[Self-portraits by Carrie Mae Weems, Käthe Kollwitz, Judy Baca, and Frida Kahlo, text “Never apologize for selfies”]
Wanted to get modern women artists and some WOC up in this one. If you reblog it would be cool if you kept the part in the brackets so these artists, two of whom are still working, will get credit–this conversational part below is nbd.
Carrie Mae Weems, You Became a Scientific Profile (top), An Anthropological Debate (middle), and And I Cried (bottom) from From Here I Saw What Happened and I Cried, 1995–96. Collection of The Museum of Modern Art, New York. Copyright Carrie Mae Weems.
Although I am obsessed with all of Weems’ work, there is a special place in my heart for her The Kitchen Table Series. I think what gets me about this series is the simplicity; The ability to convey so much from one scene, one location, one family is amazing.
What with planning for her retrospective at the Guggenheim, helping inner-city youth enter the music business, fighting gun violence in an advertising campaign, and managing to get a peony named after an African American hero, Carrie Mae Weems was pretty busy even before she got The Call last week from the MacArthur Foundation. So the news that she won a “genius grant” added another whirlwind of activity on her already intimidating schedule.
“I was floored,” the artist said on the speakerphone from her car as she raced between engagements in Syracuse, New York, where she lives and teaches. “It was the most ridiculous thing I’d ever heard.”
Along with the 23 other MacArthur recipients this year, Weems will receive $625,000 over the next five years, no strings attached.
“I’ll buy a new dress and a new pair of shoes for sure,” she says. “But everything will go back into my work because that’s what I do. It will go to the projects I care about.”
A charismatic artist, activist, and educator, Weems is best known for installations, videos, and photographs that invite the viewer to reflect on issues of race, gender, and class.
A wry wit infuses even her most uncompromising works, which comment on stereotypes, slavery, miscegenation, and the exclusion of blacks—as artists and subjects—from Western art history. Her traveling retrospective, which began at the Frist Center in Nashville last year and opens at its final stop, the Guggenheim, on January 24, includes the naughty “Ain’t Jokin’” series (1987-88); “The Kitchen Table Series” (1990) photographs of domestic scenes that inspired Mickalene Thomas to be an artist; and the fabulous Afro-Chic fashion video (2009), among some 200 objects Weems has produced over the last three decades.
She’s been talking to Guggenheim staff about ways to jumpstart a demographic shift in the museum’s typical audience.
“ I want to make sure I have a dynamic presence of people of color flowing through the space,” she says. One idea she’s thinking about is a live-broadcast performative conversation, maybe something along the lines of Jon Stewart’s Daily Show. Maybe with a comic and a house band.
“There could be a night around art and activism, with people who are troubling the waters, as they say,” she comments. “A night called Laughing to Keep from Crying or, Jewish Comedy, Black Comedy, and the Power of Resistance.”
Untitled (Man and mirror), from “The Kitchen Table Series," 1990, gelatin silver print. COURTESY JACK SHAINMAN GALLERY. Carrie Mae Weems & Social Studies 101, Operation: Activate, 2011.COURTESY THE ARTIST. The Du Bois Peony of Hope, officially named by the American Peony Society, is part of a Du Bois Memorial Garden that Weems designed in collaboration with landscape architect Walter J. Hood. COURTESY THE ARTIST. Untitled (Man smoking), from "The Kitchen Table Series,” 1990, gelatin silver print. COURTESY THE ARTIST AND JACK SHAINMAN GALLERY, NEW YORK. Carrie Mae Weems, Mirror Mirror, from the series “Ain’t Jokin’,” 1987-1988, gelatin silver print. COURTESY THE ARTIST AND JACK SHAINMAN GALLERY, NEW YORK. May Flowers, from the series “May Days Long Forgotten,” 2002, digital chromogenic print. COURTESY THE ARTIST AND JACK SHAINMAN GALLERY, NEW YORK. Some Said You Were the Spitting Image of Evil, from the series “From Here I Saw What Happened and I Cried,” 1995-96, chromogenic print with etched text on glass. COURTESY THE ARTIST AND JACK SHAINMAN GALLERY, NEW YORK.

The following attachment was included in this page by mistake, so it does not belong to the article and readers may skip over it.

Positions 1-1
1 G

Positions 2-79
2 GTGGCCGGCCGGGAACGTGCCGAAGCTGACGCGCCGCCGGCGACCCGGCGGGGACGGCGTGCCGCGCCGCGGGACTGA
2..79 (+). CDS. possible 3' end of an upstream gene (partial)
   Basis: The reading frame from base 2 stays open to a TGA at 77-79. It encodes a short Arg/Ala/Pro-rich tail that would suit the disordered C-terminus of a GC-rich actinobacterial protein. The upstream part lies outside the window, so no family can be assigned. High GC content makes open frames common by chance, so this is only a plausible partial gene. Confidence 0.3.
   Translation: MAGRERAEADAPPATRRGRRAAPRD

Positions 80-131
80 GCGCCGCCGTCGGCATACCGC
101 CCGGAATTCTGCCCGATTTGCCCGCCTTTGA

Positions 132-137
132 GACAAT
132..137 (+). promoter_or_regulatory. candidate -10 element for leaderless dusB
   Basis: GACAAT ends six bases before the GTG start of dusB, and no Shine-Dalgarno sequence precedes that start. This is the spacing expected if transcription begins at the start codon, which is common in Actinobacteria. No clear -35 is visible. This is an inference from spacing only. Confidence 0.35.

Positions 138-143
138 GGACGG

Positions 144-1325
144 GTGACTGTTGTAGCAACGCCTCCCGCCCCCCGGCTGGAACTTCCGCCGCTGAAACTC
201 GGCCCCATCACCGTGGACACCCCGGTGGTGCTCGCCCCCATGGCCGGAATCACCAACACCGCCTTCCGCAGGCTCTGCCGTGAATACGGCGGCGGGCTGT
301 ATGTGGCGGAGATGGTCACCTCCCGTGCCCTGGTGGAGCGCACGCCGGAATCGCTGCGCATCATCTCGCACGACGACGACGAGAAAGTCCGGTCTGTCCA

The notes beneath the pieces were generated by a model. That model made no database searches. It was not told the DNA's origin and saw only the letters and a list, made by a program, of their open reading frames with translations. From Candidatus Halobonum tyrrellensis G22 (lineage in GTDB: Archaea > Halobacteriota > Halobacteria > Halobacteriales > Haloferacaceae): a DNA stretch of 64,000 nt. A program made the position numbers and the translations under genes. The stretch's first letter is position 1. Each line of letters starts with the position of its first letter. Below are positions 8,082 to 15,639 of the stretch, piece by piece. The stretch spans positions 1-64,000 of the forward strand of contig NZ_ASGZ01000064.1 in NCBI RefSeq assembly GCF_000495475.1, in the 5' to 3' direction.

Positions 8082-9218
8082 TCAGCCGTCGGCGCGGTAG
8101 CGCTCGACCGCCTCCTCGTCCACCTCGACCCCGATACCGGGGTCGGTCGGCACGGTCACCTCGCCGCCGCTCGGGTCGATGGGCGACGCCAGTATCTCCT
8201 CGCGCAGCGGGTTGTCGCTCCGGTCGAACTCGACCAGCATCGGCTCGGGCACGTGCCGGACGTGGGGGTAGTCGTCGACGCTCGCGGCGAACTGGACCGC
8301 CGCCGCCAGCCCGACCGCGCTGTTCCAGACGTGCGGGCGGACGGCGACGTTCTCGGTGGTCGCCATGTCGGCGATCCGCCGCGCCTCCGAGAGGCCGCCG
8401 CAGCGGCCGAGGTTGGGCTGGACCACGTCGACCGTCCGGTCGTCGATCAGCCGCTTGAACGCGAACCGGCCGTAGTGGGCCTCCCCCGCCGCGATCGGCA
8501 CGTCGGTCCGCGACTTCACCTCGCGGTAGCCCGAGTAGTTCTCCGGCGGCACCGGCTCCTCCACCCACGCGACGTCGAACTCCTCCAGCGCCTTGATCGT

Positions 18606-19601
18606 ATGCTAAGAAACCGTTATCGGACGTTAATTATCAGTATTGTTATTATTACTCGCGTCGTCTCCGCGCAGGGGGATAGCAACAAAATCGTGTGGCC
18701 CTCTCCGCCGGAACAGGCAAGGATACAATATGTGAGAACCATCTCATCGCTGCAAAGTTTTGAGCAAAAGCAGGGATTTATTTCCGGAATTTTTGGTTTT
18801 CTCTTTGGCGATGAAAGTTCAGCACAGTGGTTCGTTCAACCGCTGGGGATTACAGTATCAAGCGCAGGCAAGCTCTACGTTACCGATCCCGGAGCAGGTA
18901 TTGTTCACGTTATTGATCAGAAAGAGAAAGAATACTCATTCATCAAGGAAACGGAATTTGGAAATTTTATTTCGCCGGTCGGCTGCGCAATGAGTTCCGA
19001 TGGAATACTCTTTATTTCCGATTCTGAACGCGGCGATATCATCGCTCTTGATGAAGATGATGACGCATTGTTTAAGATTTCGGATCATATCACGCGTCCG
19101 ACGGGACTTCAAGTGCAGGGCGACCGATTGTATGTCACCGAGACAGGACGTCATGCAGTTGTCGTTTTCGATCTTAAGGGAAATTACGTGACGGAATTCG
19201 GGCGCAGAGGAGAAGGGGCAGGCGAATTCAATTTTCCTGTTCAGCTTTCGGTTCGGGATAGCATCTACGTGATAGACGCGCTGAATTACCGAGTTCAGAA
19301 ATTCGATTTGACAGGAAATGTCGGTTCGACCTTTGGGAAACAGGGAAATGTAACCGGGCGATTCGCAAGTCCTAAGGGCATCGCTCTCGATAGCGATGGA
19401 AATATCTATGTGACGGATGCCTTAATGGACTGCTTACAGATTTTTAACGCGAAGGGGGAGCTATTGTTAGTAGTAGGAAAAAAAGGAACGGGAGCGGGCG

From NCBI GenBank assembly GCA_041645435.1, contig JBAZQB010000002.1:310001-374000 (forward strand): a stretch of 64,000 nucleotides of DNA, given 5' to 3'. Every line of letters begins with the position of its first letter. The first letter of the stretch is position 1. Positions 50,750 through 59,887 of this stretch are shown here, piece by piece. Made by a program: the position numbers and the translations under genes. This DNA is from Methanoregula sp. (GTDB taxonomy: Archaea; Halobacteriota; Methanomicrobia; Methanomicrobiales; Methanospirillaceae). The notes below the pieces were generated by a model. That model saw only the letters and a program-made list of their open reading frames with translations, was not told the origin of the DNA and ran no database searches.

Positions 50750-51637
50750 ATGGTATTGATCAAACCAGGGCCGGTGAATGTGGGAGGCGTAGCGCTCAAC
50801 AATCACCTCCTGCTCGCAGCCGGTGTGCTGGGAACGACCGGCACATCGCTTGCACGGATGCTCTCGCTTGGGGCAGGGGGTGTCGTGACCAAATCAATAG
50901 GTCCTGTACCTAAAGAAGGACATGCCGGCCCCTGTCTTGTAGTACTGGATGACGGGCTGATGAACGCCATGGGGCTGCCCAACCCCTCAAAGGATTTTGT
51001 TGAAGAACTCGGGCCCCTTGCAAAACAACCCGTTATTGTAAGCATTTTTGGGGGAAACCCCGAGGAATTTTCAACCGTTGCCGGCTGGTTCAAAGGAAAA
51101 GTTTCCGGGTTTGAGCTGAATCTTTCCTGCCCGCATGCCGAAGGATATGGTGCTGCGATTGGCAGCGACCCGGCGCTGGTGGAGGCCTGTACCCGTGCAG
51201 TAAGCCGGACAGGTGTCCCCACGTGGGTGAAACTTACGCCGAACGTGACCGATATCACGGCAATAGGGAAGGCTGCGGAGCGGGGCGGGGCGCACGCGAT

“This body of work was inspired in part by the influential essay ”Visual Pleasure and Narrative Cinema“ (1975) by the critic Laura Mulvey, which addressed the lack of nonobjectified representations of women in film and other cultural expressions. Like Family Pictures and Stories, the series offers a valid portrait of an often overlooked subject, in this case, a modern black woman, "the other of the other.” The images trace a period in the woman’s life as she experiences the blossoming, then loss, of love, the responsibilities of motherhood, and the desire to be an engaged and contributing member of her community. The protagonist is Weems herself - a practice that will continue throughout the next decades of her career. The role of words has become more prominent with fourteen stand-alone text panels that relay the at times rocky narrative. Near the end, the woman stands alone, strong and self-reliant, looking directly at the viewer, her arms squarely planted on her kitchen table, where the entire story has unfolded under a light of interrogation. Although Kitchen Table Series depicts a black subject and is loosely related to her own experiences, Weems strives for it to reflect the experiences of Everywoman and to resonate across racial and class boundaries.“
Kathryn E. Delmez, edit.,Carrie Mae Weems: Three Decades of Photography and Video (New Haven, Yale University Press, 2012), 76.
Carrie Mae Weems, Wilfredo, Laura, and Me (top) and Listening for the Sounds of Revolution (bottom) from Dreaming in Cuba, 2002. Courtesy of the artist and Jack Shainman Gallery, New York. Copyright Carrie Mae Weems.